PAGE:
I am a fairly new gardener, and this is the first year that we’ve really had anything edible growing through the winter. I’m amazed at the heartiness of the salad greens–their leaves look so tender, but they hold up through the frost. We have more arugula than any one family could eat in a salad–I found a recipe for arugula pesto, so I think I might try that. We also have the usual sturdy winter greens growing–kale and broccoli and cauliflower and brussels sprouts.
Also exciting in the garden are new seedlings peeking up. It’s hard to believe that there are new little plants growing in December!
These are little fava beans, a winter hardy bean that (like all beans) will help renitrogenate the soil. I admit that I haven’t ever eaten fava beans, but it was appealing to plant a cover crop that is actually edible. Our planting day consisted mainly of planting seeds and Anna digging them up (they were buried treasures, you see), so I’m encouraged by how many plants are actually growing.
This week, we took advantage of an unseasonably warm day to do some work in the garden. While Maggie ran around the yard with Mopsey, Anna jumped right in and helped me with the garden chores. We started by ripping out all the frost-dead plants that will still lingering. This involved a lot of untangling peppers and tomaotes from their wire cages, which Anna really enjoyed. We then moved onto some planting.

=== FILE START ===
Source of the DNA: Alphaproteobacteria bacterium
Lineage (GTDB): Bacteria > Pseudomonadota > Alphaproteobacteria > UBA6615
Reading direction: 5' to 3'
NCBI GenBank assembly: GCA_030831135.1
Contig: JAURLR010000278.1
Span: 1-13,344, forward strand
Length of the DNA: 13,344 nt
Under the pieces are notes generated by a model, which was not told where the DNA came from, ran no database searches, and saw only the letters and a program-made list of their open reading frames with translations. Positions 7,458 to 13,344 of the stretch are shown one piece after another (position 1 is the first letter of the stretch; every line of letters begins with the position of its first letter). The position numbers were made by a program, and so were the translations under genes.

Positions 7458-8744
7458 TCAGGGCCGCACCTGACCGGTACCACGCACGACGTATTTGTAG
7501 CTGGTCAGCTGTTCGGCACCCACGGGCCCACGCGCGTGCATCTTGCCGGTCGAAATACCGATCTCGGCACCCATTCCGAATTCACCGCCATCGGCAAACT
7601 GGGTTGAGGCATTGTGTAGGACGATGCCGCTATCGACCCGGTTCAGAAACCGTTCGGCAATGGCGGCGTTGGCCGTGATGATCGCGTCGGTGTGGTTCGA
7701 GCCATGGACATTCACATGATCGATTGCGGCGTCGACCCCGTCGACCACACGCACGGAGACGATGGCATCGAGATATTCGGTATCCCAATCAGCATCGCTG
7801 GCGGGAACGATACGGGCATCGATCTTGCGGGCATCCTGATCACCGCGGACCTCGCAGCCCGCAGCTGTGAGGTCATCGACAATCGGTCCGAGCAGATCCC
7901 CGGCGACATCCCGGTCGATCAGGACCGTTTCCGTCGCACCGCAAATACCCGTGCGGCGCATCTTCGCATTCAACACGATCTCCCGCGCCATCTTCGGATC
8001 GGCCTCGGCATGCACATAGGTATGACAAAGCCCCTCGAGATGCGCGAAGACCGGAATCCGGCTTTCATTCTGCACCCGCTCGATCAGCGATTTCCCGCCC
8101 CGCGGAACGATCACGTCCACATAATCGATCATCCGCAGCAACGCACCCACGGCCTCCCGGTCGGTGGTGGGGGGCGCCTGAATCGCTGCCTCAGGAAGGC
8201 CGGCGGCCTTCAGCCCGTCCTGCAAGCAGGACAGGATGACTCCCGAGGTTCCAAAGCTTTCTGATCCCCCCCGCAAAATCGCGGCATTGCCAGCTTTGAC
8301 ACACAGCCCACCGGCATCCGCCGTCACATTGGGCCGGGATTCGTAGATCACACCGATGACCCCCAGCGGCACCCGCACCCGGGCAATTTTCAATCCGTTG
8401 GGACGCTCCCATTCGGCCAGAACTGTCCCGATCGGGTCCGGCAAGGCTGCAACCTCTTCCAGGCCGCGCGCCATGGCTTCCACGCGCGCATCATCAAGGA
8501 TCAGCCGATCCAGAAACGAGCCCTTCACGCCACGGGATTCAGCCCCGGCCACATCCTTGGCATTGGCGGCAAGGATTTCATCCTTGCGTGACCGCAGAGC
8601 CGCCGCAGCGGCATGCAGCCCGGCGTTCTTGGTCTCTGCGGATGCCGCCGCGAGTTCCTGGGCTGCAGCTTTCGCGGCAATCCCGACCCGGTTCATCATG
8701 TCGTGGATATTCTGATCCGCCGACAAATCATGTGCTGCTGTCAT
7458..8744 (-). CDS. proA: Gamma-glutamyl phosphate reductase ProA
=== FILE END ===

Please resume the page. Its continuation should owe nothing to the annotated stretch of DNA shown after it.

Right there, she’s planting more fava beans. It’s probably too late for them to do much growing, but she was very excited to try. We also had a good time separating the garlic cloves and planting them.
Anna was very determined to do her own planting. She carefully poked holes in the soil, and would hold her clove up for inspection, making sure it was oriented in the right direction.
After we were done planting, Anna took charge of fertilizing as well, sprinkling each of our growing plants–including her beloved broccoli–with small spoonfuls of plant-tone. Meanwhile, I pulled down the cucumber trellis and hauled all the other frames in for winter storage.
It’s a little hard to believe how soon we’ll be starting the spring garden. Around here, peas go into the ground in February–so the growing season starts early. It’s kind of exciting that it’s happening already, that soon there will be new blooms and new foods to eat. At the same time, I want things to slow down and stretch out so I can enjoy what’s going on now, not rushing into the next phase.
Not so different from life with kids, is it?